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What role, if any, do VPNs play in preventing information being stolen by keyloggers and mouse/screen readers? Here's my thought process:

  • Even if malicious software is present on your device, for any stolen information to be of any use to anyone doesn't it have to be transfered over some type connection, presumably the Internet?

  • Even if the adversary were able to get that data wouldn't it be unreadable to them since the VPN encrypts all outbound traffic?

  • Would the data have to be hidden within your normal traffic and if so where in the system could you look for it, i.e. are there any kind of "logs" where you could look for things that don't belong?

  • Is there malicious code that redirects the data to attacker, or does he have to manually intercept the traffic, or does this have to do with DNS spoofing?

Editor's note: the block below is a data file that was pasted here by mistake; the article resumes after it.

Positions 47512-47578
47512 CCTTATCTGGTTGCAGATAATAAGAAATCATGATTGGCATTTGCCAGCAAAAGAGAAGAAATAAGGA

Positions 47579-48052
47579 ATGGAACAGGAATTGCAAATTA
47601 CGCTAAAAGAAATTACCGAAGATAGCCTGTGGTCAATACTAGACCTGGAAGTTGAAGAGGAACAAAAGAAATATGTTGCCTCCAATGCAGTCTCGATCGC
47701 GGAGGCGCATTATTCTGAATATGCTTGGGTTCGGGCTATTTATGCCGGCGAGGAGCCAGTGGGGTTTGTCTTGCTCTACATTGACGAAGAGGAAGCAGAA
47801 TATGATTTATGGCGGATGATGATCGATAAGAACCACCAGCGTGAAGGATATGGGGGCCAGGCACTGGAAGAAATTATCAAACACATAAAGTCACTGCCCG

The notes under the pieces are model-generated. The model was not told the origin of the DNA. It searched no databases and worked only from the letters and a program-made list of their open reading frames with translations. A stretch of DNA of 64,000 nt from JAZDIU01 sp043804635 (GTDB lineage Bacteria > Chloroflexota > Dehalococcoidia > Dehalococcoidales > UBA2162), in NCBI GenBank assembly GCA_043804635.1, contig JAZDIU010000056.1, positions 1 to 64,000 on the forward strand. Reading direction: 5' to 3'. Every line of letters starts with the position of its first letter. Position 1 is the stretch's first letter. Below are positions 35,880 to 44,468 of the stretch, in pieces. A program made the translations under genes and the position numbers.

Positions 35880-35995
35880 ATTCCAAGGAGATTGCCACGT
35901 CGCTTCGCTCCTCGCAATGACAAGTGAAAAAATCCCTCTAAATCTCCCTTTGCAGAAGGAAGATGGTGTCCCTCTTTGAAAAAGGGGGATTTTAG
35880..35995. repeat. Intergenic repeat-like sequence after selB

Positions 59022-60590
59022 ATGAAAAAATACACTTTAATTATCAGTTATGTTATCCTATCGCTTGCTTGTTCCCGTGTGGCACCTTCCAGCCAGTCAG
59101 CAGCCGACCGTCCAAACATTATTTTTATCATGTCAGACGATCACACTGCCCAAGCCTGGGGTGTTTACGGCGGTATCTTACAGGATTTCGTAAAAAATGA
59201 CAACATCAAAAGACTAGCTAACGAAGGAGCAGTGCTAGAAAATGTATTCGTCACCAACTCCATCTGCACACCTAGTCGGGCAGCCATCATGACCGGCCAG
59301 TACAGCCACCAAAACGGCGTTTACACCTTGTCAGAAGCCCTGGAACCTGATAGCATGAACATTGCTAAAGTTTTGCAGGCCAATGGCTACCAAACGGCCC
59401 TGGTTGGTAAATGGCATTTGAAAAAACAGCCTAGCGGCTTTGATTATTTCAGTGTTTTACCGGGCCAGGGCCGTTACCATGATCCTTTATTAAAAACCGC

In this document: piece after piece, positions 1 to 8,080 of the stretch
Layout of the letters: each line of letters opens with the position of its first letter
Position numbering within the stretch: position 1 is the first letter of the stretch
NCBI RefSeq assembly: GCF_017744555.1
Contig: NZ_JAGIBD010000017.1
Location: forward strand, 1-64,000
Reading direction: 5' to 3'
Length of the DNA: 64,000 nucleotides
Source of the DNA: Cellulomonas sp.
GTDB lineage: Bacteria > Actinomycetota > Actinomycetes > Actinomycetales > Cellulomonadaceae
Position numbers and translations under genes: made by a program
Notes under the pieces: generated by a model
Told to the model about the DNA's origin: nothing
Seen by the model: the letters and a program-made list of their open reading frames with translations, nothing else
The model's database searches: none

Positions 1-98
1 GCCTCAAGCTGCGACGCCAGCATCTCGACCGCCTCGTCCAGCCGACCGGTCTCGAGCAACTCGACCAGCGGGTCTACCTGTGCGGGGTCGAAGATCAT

• Is the exit point of the VPN server a possible/preferrable point of interception since the traffic leaves unencrypted? How easy is it for the adversary to track my traffic to the VPN servers exit?

  • EDIT: Is this one more thing I shouldn't expect VPNs to protect me from? What can be done in place of or in addition to a VPN to protect yourself from these type of attacks?

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    If you can't trust the computer you are using, all bets are off. Just as a VPN won't protect you from someone looking at your screen over your shoulder, it won't protect you from local spyware. – tlng05 Jun 4 '15 at 10:29
  • @tlng05 I understand there's no substitute for working from a secure device but from a security stand point I'm interested in learning about how these attacks actually work, and I could always be in a situation where I'm forced to use an unsecure device so best to know what steps I might take to mitigate the threat. I'm hoping to get a better understanding of how networks work and the VPN seems to add an interesting dynamic to this. – Ian Last Jun 4 '15 at 10:55